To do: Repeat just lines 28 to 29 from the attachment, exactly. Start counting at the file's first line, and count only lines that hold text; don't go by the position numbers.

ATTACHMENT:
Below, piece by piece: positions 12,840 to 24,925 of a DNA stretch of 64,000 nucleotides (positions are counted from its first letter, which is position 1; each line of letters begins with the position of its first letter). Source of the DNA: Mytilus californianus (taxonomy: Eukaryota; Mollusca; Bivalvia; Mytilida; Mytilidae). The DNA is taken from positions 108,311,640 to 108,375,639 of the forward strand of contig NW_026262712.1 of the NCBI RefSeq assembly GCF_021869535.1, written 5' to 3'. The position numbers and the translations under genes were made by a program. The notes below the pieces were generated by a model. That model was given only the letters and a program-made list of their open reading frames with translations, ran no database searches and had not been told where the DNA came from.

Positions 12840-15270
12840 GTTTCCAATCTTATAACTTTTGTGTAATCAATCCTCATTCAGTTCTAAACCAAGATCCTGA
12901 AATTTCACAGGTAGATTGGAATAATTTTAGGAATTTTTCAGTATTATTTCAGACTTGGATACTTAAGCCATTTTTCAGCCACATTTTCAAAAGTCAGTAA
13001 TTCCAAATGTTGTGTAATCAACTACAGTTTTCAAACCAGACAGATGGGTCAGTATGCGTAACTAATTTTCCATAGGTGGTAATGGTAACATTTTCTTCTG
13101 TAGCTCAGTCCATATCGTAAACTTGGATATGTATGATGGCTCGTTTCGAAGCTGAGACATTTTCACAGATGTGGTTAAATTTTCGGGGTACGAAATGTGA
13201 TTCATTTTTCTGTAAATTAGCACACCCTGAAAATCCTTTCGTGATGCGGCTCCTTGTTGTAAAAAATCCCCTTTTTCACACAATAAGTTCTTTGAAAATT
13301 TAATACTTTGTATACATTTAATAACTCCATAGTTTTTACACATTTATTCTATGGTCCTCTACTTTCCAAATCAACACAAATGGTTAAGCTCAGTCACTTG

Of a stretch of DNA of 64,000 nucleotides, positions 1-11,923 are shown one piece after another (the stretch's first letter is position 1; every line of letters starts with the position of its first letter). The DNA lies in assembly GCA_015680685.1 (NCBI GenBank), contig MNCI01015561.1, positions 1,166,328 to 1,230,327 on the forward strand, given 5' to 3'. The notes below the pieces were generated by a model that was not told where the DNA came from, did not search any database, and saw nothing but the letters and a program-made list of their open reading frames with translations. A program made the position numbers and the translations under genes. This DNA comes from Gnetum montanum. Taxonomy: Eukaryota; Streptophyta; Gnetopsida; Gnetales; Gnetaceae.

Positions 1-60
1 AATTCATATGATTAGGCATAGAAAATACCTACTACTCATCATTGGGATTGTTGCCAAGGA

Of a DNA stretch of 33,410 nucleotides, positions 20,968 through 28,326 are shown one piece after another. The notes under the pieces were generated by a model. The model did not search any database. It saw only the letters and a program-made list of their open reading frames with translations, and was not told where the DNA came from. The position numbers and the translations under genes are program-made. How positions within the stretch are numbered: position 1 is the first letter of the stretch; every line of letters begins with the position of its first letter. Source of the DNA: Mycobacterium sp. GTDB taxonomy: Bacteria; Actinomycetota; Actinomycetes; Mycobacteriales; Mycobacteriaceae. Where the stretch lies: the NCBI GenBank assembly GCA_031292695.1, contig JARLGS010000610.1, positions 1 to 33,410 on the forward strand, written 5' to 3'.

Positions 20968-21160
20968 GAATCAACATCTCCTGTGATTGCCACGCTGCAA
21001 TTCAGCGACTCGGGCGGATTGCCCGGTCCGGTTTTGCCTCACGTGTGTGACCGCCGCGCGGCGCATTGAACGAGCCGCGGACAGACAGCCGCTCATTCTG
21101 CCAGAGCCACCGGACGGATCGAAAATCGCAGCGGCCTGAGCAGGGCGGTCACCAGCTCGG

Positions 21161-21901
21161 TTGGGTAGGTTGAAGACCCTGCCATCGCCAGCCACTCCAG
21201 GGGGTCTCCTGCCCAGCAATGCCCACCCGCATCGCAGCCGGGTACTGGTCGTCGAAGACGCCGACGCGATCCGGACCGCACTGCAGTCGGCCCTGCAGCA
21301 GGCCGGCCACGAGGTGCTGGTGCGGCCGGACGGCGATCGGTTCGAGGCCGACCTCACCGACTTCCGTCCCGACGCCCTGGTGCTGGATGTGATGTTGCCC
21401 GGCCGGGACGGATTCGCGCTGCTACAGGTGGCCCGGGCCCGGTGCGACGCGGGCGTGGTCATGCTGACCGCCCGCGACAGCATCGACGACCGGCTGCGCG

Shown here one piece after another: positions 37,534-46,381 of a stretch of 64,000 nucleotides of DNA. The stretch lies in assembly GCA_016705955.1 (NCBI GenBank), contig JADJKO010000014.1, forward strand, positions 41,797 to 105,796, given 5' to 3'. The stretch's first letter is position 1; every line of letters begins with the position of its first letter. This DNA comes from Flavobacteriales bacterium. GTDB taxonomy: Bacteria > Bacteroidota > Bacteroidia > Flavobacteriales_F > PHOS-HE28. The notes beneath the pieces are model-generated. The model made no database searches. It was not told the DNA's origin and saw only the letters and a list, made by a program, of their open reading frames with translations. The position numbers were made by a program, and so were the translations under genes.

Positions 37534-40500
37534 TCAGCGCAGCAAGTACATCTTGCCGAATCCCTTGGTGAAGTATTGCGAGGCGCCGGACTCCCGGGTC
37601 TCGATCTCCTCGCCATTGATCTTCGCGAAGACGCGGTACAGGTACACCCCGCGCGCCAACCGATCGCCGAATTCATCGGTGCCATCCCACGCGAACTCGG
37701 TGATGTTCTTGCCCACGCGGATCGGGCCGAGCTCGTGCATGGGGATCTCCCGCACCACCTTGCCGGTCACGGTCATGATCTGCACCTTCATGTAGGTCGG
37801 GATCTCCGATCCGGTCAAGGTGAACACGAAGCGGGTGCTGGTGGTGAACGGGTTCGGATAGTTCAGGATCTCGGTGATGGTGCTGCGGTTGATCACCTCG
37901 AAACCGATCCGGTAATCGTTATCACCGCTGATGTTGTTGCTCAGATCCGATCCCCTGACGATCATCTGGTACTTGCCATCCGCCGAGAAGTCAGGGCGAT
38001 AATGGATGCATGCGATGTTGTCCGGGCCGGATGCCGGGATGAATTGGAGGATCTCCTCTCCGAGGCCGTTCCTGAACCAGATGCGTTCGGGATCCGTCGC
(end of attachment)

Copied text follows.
37901 AAACCGATCCGGTAATCGTTATCACCGCTGATGTTGTTGCTCAGATCCGATCCCCTGACGATCATCTGGTACTTGCCATCCGCCGAGAAGTCAGGGCGAT
38001 AATGGATGCATGCGATGTTGTCCGGGCCGGATGCCGGGATGAATTGGAGGATCTCCTCTCCGAGGCCGTTCCTGAACCAGATGCGTTCGGGATCCGTCGC